The Beatdown

After ten years of house-building, the Pound Boys part ways.

Ketchup and mustard. Guns N' Roses. Sifl & Olly. Ham and burger. Some things were meant to be together. Then again, some pairs that seem inseparable do split up.

For a decade, Greg Diehl (aka DJ Dealer) and Craig Christenson (aka DJ Craig C) burned up the house scene. The duo, better known as the Pound Boys, spun at a half-dozen local clubs -- including a ridiculously popular three-year residency at the Compound, the space where they got their name -- in addition to doing dates all over the globe. Through their label, Look at You Records, the Boys also did remixes for everyone from Jennifer Lopez and Mariah Carey to Angie Stone and Mary J. Blige, with several gaining top slots on Billboard's dance charts. But now Dealer and Craig C have parted ways.

"It's just something that's built up over time," Diehl explains. "We more or less wanted to do different things artistically, and in general, I wanted to travel more and he didn't want to travel. It's been a culmination of things. With any relationship, it takes a toll, and you need your space. I have no hard feelings or anything like that. It just made more sense to go in different directions, so that instead of taking two steps forward and four steps back, we could both keep moving in a positive direction."

Diehl wasted no time in moving forward. He's already building a new house with a new partner, Casa del Soul founder Nate Uhlir (DJ Sense). And while this venture, Juke Joint Productions, may resemble the Pound, Diehl insists that it's going to be more like, well, a juke joint. "It's still going to be house," he says. "I mean, obviously, it's going to be similar. It's not like I'm going to drum-and-bass or something. But Juke Joint is an idea I've been playing around with for a long time. With the Pound Boys sound, we were very polished as far as production. We used lots of session players and horn sections and live percussionists. The Juke Joint sound is more back to the rawness of dance music. We want to go back to the roots of some house, not necessarily a verse-chorus-verse-chorus-bridge-chorus-out song. The strong structure, musically and lyrically, may be a little more adventurous now.

"I'm not saying that we don't want to do very well-produced or polished types of productions," he adds, "but I also want to get back to the raw street edge that a lot of music -- dance music or house music -- has gotten away from. That's what first drew me to house music, and I don't hear much of that anymore. It's either gotten so polished, or it's gotten really hard and has no soul whatsoever. It's not really club music."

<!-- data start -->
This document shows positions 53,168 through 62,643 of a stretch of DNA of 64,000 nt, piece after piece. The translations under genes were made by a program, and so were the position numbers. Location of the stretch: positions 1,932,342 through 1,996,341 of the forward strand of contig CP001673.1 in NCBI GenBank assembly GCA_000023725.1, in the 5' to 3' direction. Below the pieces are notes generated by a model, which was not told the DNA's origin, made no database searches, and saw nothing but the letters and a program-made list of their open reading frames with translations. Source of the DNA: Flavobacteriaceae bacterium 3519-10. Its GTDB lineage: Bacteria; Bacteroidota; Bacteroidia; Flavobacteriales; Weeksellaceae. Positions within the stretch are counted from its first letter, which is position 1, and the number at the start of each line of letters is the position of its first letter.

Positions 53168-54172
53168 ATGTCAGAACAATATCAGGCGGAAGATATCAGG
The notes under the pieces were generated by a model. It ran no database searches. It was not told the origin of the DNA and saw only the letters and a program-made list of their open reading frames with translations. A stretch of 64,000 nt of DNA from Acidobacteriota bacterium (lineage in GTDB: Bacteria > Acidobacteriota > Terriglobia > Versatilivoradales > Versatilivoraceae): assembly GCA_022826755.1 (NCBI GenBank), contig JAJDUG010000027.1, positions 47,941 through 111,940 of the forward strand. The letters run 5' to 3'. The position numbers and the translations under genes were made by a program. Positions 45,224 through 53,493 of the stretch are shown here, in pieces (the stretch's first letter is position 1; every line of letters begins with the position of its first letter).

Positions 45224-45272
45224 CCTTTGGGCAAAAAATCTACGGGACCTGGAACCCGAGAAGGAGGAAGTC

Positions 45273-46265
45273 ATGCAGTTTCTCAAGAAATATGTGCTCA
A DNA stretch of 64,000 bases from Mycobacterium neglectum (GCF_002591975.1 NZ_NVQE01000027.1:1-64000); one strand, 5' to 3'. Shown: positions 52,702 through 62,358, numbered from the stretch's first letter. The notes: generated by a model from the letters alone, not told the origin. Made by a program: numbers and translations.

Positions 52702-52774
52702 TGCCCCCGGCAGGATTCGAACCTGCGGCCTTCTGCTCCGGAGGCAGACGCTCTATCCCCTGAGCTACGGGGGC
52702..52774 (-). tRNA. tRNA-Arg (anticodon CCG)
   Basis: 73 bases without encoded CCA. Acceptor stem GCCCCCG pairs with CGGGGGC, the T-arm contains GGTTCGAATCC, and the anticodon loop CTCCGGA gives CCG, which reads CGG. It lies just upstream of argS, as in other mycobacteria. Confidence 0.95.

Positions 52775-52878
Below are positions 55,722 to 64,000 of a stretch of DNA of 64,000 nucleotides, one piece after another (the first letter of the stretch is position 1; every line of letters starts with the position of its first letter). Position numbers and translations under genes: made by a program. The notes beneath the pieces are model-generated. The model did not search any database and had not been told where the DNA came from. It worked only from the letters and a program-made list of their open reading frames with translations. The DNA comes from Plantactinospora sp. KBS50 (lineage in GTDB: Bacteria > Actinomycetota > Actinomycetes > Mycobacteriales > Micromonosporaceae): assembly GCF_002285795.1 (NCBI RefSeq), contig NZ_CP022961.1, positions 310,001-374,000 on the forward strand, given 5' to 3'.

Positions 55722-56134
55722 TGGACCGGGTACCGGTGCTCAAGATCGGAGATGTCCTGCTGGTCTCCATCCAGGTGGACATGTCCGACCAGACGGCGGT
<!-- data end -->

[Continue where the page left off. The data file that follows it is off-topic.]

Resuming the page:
If anyone remembers what dance music sounded like back in the glory days, it's Diehl. He and Christenson didn't invent the genre, but they sure as hell helped make it popular in the Moo. They laid the first stone in 1993 at the Compound on South Broadway, shortly after being introduced by DJ John Chamié, an institution in his own right during the embryonic days of electronic music. "It started slowly," Diehl remembers. "And then the atmosphere started building and literally turned into a dance mecca."

The Pound Boys transformed a neighborhood gay bar into a club phenomenon, with the best house in town. "It really had a vibe unlike anything else that we've seen in this city," Diehl says. "It was really not a club -- I mean, there's only two or three speakers in the whole place. It turned into a club just because of the vibe. And as it turns out, we've yet to see it anywhere else in the world. You never know what you have until you don't have it anymore. And that's probably still the best nights we've ever played anywhere in the world."

But that was then. And the house scene has changed drastically over the last fifteen years -- not only here, but across the country, particularly in Diehl's home town of Chicago.

"It got really ugly from the late '80s to early '90s," Diehl recalls. "It just turned into a mess. To a certain degree, it's what's happened here in Denver. There's so much talent here, but you don't really get to hear it. Or it's not even acknowledged. The Pound Boys name can draw more people in Melbourne, Australia, than it can in Denver. Even though we know a lot of people here, you kind of get taken for granted at home. The same thing happens other places, too. Derrick Carter and Frankie Knuckles didn't blow up until they left Chicago. You basically have to leave and make your name somewhere else. And that even happened with house music. It was founded in Chicago and kind of happened a little in New York, but it didn't blow up until it went overseas and then came back."

And now it's leaving the Pound Boys behind. "You know, we have our friends here and people that know us," Diehl says. "And I do appreciate that. I don't think a DJ should ever be looked at as some superstar or whatever. At home, they're just your friends. Overseas, people ask for pictures and autographs. We've done TV shows and radio, and you're like, 'Wow, I was just playing to five people at this club in Denver, and now I've got someone speaking Italian to me on MTV.' It's really humbling sometimes."

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